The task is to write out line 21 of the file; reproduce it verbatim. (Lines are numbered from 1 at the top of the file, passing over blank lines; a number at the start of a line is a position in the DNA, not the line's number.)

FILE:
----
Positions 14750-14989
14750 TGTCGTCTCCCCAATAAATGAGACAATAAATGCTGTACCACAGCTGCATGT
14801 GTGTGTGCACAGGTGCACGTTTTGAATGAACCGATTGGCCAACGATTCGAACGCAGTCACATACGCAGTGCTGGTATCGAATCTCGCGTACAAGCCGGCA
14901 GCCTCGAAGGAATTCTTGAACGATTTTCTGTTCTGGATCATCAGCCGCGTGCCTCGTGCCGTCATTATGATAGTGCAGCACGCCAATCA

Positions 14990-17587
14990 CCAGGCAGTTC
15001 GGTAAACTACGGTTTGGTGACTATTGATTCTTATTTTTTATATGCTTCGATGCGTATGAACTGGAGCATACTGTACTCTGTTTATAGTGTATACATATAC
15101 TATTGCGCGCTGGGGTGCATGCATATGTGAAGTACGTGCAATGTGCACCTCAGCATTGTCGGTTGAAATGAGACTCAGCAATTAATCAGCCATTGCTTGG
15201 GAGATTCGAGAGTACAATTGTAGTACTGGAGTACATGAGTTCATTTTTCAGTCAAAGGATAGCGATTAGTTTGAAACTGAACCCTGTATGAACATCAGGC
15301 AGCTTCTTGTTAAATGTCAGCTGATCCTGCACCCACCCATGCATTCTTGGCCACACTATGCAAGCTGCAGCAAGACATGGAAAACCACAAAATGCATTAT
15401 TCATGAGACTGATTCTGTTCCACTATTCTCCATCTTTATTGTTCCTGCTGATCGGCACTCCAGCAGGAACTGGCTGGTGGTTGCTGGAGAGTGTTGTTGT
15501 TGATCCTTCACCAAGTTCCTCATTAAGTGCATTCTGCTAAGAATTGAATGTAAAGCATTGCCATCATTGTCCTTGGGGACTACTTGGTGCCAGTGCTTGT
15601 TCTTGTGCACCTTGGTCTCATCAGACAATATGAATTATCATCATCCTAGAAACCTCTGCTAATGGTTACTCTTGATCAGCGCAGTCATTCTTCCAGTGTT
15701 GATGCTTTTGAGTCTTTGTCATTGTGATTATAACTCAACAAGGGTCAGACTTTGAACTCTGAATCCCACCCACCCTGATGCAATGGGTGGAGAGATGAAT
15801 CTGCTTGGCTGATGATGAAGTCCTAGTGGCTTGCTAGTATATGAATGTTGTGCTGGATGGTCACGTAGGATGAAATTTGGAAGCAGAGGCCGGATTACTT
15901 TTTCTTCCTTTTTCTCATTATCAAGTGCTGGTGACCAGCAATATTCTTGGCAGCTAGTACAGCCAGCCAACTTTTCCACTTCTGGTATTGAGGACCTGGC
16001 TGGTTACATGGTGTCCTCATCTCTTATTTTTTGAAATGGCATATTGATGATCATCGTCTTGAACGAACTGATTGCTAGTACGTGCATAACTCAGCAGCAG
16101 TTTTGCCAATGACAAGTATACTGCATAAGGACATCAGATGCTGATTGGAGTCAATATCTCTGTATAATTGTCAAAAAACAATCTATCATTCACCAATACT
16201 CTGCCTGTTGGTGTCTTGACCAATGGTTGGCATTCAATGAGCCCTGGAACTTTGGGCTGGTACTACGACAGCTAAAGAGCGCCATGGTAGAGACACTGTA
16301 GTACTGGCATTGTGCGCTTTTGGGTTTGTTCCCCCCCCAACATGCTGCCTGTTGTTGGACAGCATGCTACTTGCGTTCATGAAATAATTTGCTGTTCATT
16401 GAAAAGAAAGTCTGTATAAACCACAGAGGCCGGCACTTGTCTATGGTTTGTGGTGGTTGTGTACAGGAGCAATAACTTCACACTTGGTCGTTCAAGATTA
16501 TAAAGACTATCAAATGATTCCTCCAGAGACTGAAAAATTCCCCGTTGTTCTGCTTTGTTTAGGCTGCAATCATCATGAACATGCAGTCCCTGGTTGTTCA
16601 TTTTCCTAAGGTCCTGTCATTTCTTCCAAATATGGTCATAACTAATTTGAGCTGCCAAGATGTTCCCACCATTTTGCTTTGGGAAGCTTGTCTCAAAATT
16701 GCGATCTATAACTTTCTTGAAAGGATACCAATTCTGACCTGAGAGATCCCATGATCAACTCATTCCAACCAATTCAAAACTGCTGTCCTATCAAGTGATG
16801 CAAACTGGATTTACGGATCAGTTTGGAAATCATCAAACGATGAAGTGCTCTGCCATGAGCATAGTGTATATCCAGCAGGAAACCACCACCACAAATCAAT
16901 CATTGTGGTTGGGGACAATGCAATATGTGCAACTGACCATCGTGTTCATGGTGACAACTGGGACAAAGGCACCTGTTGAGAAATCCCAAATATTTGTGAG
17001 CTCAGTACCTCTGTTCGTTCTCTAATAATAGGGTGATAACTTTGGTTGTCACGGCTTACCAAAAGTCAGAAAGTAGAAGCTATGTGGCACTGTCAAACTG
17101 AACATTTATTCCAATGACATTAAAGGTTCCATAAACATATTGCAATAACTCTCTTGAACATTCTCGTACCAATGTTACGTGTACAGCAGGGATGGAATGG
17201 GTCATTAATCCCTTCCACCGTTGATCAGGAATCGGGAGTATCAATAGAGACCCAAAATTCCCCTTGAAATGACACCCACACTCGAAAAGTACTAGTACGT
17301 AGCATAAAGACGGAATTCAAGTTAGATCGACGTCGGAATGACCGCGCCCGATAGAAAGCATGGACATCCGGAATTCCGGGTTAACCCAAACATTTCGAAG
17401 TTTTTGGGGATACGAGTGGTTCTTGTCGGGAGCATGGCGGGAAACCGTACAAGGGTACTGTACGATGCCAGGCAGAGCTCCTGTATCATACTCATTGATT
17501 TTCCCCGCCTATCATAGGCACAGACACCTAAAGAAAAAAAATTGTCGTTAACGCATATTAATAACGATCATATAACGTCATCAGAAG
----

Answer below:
16401 GAAAAGAAAGTCTGTATAAACCACAGAGGCCGGCACTTGTCTATGGTTTGTGGTGGTTGTGTACAGGAGCAATAACTTCACACTTGGTCGTTCAAGATTA